When I met Lindsey I immediately started sharing problems, feelings, anxieties I had with her. As she nodded her head encouragingly and asked the right questions I had to snap myself out of my trance and apologize for sharing such intimate stories with a new stranger. She kindly told me that it happens a lot! How could it not? Lindsey has this magical way about her that makes you want to solve all your problems together, plus she’s a cool 20-30 something that can relate! Learn more about the LMHC who totally gets it.
1. What attracted you to your role as a LMHC and can you tell us exactly what it means?
I have known for most of my life that I wanted to be a therapist, as strange as that may sound! I was always the girl at sleepovers who wanted to support anyone who wasn’t having fun, or was having trouble at home. I’ve always loved connecting with people on a deeper level, and I think as soon as I found out I could do it professionally, I was sold!
An LMHC is a “Licensed Mental Health Counselor,” which is one of the credentialing routes to become a psychotherapist in the state of New York. It follows a master’s degree in Counseling Psychology, as well as a board exam and 3,000 clinical hours post-grad. There are many careers that a person can pursue within the field of mental health as an LMHC, and I ended up in private practice, which is essentially run as a small business with a sole-proprietor.
2. As a 20 or 30 something in NYC what do you see as the biggest struggles facing women?
Specific to NYC, I see a lot of social isolation occurring in women in their 20’s. If they are a recent transplant, realize they no longer authentically connect to their college friends, or want to pursue deeper friendships, a common refrain seems to be how challenging it is to make friends in a city that rarely slows down enough to say “hello” back. For 30-somethings, there tends to be a reckoning of balancing career, partnership or friendships, and contemplation of whether NYC feels like a realistic lifelong pursuit.
Overall, most of the women I work with are striving to find balance here – pursuing success but preventing burnout, or trying to find a romantic partner without resenting the online dating experience. 20’s and 30’s are tough decades for women, and NYC definitely adds another layer to it!
3. Chronic stress is linked to the six leading cause of death, what tips do you have to tackle stress?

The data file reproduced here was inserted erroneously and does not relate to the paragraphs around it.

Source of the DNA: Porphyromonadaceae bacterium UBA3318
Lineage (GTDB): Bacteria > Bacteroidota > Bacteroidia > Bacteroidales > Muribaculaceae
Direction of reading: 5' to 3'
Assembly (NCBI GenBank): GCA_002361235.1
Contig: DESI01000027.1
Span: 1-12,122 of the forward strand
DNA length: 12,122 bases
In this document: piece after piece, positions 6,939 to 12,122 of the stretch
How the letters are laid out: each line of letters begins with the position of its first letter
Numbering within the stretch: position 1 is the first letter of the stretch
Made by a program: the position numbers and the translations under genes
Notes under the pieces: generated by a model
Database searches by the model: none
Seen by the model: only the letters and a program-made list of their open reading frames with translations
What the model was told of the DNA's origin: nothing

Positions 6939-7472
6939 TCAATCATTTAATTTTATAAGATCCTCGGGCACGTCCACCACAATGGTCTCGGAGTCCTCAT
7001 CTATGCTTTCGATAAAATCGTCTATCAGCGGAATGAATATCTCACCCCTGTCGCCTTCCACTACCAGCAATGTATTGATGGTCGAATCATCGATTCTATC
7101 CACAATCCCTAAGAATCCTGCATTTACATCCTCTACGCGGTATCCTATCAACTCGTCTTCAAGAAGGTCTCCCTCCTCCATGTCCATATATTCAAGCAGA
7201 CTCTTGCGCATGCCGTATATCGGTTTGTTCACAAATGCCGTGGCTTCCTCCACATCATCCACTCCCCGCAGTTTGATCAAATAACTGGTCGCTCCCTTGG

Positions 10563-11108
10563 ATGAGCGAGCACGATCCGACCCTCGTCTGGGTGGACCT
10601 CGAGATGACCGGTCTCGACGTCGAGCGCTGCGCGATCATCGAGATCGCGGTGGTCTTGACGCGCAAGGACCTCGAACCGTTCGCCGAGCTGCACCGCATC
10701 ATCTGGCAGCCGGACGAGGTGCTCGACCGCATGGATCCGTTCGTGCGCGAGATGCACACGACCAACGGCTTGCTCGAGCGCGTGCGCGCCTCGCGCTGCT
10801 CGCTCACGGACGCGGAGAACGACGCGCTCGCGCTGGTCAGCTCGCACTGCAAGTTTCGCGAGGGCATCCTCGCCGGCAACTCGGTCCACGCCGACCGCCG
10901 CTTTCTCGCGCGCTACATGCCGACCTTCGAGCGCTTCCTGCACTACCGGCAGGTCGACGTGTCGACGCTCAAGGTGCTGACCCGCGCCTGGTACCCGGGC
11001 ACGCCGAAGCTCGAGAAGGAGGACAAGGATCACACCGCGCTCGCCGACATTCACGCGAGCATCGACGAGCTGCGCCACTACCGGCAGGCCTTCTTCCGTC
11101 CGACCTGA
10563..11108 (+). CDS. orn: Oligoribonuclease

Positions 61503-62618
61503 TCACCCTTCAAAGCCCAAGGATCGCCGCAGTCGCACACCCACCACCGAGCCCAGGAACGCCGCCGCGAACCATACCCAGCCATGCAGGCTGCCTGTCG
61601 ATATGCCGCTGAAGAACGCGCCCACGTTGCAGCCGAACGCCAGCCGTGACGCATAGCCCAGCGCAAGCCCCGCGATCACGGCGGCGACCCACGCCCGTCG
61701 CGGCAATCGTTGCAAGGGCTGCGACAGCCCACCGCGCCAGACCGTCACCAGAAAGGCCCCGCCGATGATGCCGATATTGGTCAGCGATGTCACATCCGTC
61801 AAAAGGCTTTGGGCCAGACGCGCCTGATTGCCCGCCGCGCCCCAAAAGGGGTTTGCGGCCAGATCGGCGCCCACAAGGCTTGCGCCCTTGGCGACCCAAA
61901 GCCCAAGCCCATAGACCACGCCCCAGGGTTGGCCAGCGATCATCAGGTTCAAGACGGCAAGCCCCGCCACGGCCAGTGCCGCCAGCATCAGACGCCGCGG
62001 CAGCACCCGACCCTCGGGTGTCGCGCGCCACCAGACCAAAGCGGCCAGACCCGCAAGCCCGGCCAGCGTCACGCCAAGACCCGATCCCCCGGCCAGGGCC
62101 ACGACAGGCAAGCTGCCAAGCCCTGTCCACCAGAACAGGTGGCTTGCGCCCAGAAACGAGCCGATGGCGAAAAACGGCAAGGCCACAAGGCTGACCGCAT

Finding relief from stress is often about finding quiet in the present moment. I work with clients on building trust in the idea that we are right where we need to be, even if that means sitting in our anxiety and just wading through it rather than trying to outrun it or get to somewhere “better.” It’s a balance between making space to honor emotions that are coming up, and working on minimizing runaway thoughts, mindreading of others, and the “future-tripping” that often contributes to stress!
Much of that balance comes from being mindfully aware of what’s happening: “I’m experiencing these thoughts, but they don’t define me,” as well as developing self-care that really allows us to slow down, make time to process, and just b-r-e-a-t-h-e.
4. At what point do you recommend someone sees a therapist or psychiatrist, can you tell us the difference?
I joke with my clients that every single person in this crazy city would benefit from working with a therapist, and I truly believe it! I see a therapist, and my therapist sees a therapist. It’s such an essential tool for understanding ourselves more deeply. This awareness allows us to see our own patterns, keep what’s working for us, and let go of the rest. A good therapist is simply a guide to help you see yourself more clearly, and help you find authenticity in areas of your life that might be a bit stuck. You don’t have to be “damaged” or in an extremely low place to seek therapy. It should be a tool, not a last resort!
A psychiatrist’s main scope of practice is to diagnose and prescribe medication. Medication for mental health purposes can be super effective, and I also always suggest that people try therapy in conjunction with meds, or in many cases, beforehand. A pill may absolutely alleviate symptoms, but it won’t necessarily help you understand causes or develop your own skills to cope.
5. Do you have an area of expertise? Also, what’s your favorite part of your job?
Many of my clients are in their 20’s in 30’s and are struggling with the aforementioned topics (relationships, balance, coping with anxiety, etc.). I am also trained in sexual trauma and love working with these clients, as well as those who are in recovery from an addiction or grew up in a home with addicted family members.
My favorite part of my job is the honor of witnessing the massive “lightbulb moments” – that moment we’re often working towards in therapy when a client has a breakthrough on better understanding themselves; whether it’s recognizing how their childhood shaped their present, realizing they want to start or end a relationship, or make a major life change. Therapy is deeply personal work, and it’s so rewarding and humbling to be along for so many journeys that are all happening simultaneously in this city. Gives me goosebumps!